As this article doesn't contain an abstract, the image below is necessary to enable the article to be indexed by certain search engines. The resolution of the full-text PDF is much higher than that shown here.

Design and evaluation of Driver's SEAT: A car steering simulation environment for upper limb stroke therapy

M. J.  Johnson a1a2, H. F. M.  Van der Loos a1a3, C. G.  Burgar a1a3, P.  Shor a1 and L. J.  Leifer a2
a1 Rehabilitation R&D Center (RRDC) – VA Palo Alto HCS, Stanford University (USA)
a2 Depts. of Mechanical Engineering, Stanford University (USA)
a3 Functional Restoration, Stanford University (USA)


Hemiplegia, affecting approximately 75% of all stroke survivors, is a common neurological impairment that results in upper and lower limb sensory and motor deficits. Recovery of coordinated movement of both upper limbs is important for bilateral function and promotes personal independence. This paper describes the philosophy and design of Driver's Simulation Environment for Arm Therapy, a one-degree-of-freedom robotic device that uses a modified Constraint-Induced therapy paradigm to promote coordinated bilateral movement in the upper limbs. Baseline force and tracking data for four neurologically unimpaired subjects who completed bilateral and unilateral steering with the impaired arm using the device are presented.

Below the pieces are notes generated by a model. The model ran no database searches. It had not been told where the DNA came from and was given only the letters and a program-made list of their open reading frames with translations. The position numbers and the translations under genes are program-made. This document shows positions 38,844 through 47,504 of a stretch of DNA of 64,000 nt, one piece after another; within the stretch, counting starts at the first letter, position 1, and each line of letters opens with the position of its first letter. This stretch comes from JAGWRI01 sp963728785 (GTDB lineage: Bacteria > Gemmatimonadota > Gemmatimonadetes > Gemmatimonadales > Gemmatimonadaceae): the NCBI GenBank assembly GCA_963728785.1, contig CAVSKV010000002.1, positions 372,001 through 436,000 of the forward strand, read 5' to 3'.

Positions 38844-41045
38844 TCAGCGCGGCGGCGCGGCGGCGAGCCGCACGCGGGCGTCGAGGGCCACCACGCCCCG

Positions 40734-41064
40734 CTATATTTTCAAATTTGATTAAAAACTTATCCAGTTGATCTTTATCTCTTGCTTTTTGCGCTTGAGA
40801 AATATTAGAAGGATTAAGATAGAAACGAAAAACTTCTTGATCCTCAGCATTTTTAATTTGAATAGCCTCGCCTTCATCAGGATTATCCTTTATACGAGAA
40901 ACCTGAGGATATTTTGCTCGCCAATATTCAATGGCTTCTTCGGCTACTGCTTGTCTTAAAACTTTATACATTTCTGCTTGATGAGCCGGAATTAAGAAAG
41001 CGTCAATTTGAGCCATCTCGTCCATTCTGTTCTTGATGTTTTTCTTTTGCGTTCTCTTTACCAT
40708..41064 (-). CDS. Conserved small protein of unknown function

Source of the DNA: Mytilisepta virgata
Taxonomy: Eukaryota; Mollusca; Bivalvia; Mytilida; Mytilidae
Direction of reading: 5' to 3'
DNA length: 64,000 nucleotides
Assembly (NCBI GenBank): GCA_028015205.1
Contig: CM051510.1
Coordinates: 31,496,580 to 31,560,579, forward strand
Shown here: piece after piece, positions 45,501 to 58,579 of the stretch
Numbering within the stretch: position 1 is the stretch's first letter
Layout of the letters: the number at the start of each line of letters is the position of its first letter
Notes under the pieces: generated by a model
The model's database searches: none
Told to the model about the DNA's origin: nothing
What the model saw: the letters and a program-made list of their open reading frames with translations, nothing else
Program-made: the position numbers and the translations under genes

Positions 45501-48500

(Received October 4 2002)

Key Words: Driver's SEAT; Stroke therapy; Robotic device.